Extreme humidity, as well as aridity, are both harmful for classical, acoustic and flamenco guitars. Sudden changes of environmental conditions from dryness to humidity or viceversa must be avoided at all times, as this can cause cracks in the wood, regardless of how well-cured the wood is.

Guitars should never be hung from a wall, as humidity which gathers on the wall can be transferred to the instrument. Excessive humidity can soften the glue and cause the woods to separate.

Wood is a hygroscopic material which easily absorbs and expels moisture, according to the climatic conditions. lt is recommended that you keep your instrument where there is between 40-75% relative humidity in the air. Where the humidity is less than 40%, the wood can crack and the action change. When the humidity is greater than 75%, the glue might soften, resulting in loss of sound and a buzzing due to the lowering of action.

When the guitar is carried in the luggage compartment of a plane, the strings should be loosened.

Guitars must never be placed in the boot of a car in sunny conditions, as temperatures can reach up to 75°, which would cause the instrument to break.

Wood is easily affected by temperature and humidity changes, therefore taking care of the surroundings of your guitar is very important in order to keep the instrument in a proper way. Gradual changes won’t generally do permanent damage but sudden ones do. For this reason it is important to avoid them and assure that the guitar acclimate to its environment.

As humidity increases, moisture content of wood goes up fast, causing it to expand and swell. When high humidity is combined with high temperature, glue joints could possibly become weakened and may even open slightly. Then, for example the glue under the bridge.

could weaken causing the bridge to pull off. On the contrary, if the moisture content of wood is forced down in a hurry, portions of it shrink faster than others, causing cracks and open joints. For all these reasons, rapid changes in local humidity are what you want to guard your guitar against. In view of that, you can follow the below recommendations:

  • Don't let the guitar next to a source of dry heat. (e.g. radiators, heater) since they raise the temperature and drop down the humidity of the surroundings.
  • Don't let the guitar exposed to freezing or blistering temperature for a long time, for instance inside a car park outside.
  • Avoid hanging your guitar on an outside wall during winter months. The wall will be cooler than the inside air. The result is a conflict between the temperature of the top and back, with potential damage as a result.
  • Store your guitar in its case when not in use. Humidity is easier to control in a smaller space. This allows the guitar to acclimate to room temperature more slowly, decreasing the possibility of wood and finish cracks.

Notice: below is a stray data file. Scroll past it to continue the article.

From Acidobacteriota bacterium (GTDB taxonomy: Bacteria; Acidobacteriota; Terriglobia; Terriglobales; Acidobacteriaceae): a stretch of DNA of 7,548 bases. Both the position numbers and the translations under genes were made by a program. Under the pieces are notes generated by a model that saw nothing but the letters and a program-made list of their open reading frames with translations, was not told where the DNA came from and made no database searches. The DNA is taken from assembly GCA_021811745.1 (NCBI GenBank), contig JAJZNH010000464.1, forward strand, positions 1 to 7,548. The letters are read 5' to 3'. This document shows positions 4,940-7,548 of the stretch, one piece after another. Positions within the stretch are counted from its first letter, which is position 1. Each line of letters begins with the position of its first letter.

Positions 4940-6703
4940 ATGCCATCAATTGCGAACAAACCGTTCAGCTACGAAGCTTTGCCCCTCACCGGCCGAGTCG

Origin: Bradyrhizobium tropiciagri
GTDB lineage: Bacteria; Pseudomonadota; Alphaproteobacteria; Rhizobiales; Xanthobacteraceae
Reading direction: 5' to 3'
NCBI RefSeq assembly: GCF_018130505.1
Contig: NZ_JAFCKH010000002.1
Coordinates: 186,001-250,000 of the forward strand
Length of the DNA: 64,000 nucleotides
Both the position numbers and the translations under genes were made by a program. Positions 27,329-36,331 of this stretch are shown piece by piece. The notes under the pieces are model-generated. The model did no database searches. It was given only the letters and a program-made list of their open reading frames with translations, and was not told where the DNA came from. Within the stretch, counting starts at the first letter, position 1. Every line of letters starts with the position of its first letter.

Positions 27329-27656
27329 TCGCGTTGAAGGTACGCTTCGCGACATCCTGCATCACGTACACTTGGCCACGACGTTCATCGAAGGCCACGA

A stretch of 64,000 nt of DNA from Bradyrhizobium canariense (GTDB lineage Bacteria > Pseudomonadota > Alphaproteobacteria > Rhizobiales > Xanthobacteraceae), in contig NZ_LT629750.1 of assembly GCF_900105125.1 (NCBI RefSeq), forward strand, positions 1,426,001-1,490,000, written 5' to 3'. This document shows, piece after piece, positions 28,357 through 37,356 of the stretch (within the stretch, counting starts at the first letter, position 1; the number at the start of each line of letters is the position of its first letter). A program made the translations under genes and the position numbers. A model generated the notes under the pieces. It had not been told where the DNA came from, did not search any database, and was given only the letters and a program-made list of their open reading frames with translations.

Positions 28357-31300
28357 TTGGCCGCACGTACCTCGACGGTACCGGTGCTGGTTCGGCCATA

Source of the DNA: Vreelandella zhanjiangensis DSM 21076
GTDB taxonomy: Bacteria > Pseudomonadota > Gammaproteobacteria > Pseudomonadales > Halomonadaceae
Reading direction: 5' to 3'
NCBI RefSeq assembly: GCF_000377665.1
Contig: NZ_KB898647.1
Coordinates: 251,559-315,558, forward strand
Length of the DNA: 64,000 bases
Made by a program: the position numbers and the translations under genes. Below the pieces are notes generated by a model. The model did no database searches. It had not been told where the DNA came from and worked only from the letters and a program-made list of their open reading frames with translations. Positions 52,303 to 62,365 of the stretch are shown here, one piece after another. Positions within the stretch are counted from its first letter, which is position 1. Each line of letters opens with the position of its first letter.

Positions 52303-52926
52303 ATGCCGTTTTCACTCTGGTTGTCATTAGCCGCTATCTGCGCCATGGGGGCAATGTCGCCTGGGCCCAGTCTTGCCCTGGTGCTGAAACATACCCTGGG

Guitar action

The recommended action for the classical guitar is 4mm for the sixth string and 3mm for the first string, taking as a reference the top of the 12th fret and the lower part of the string whilst the instrument is properly tuned.

In flamenco guitar, string action is lower and as a reference we can give the following distances:

  • Height between the first string and the 12th fret: 2-3 mm.
  • Height between the sixth string and the 12th fret: 2.5-3.5 mm.

The guitar must always be properly tuned; when changing strings they must always be tuned up to pitch. At no time should all the strings be removed together as this would cause the top to lose ten­sion. Each string should be replaced individually.

Due to hand perspiration wound strings tend to lose sonority. This can be remedied by removing the strings and putting them back in reverse. If this is insufficient, the strings can be washed in soapy water and replaced when absolutely dry.

lf the strings develop a sudden buzz when played open, it is probable that the winding has lost its original tension, or the groove of the nut has deepened. This can be corrected by changing the strings in the first instance or placing a thin piece of cardboard under the nut. If the instrument has been ex­posed to excessive humidity similar faults can develop.

Adjusting the Action

Action is the height of the strings and it is very important for playability. If this height is too high it is hard to play, but if it is too low the strings will buzz against the frets.

This adjustment is produced at the saddle of the bridge. Never use the adjustable neck rod for action adjustments. It is to be used to obtain the proper neck relief.

We recommend that a competent person does this action adjustment.

Cracks anf wear

If a small crack appears on either the top or the back of the guitar, whilst not critical, it should be attended to by the manufacturer or an experienced repairer. When the crack is on the top, loosen the strings immediately.

lf, as a result of excessive dryness or age, the frets overlap the edge of the fingerboard, it is necessary to file this excess away. Although this is a very simple job, it is advisable that it should be done by a fully experienced repairer.

To clean a spot on the varnish, rub with a soft soapy cloth.

Due to the fact that some varnishes are incompatible, should deterioration of the varnish occur, it is advisable for any restorative work to be carried out by the original maker.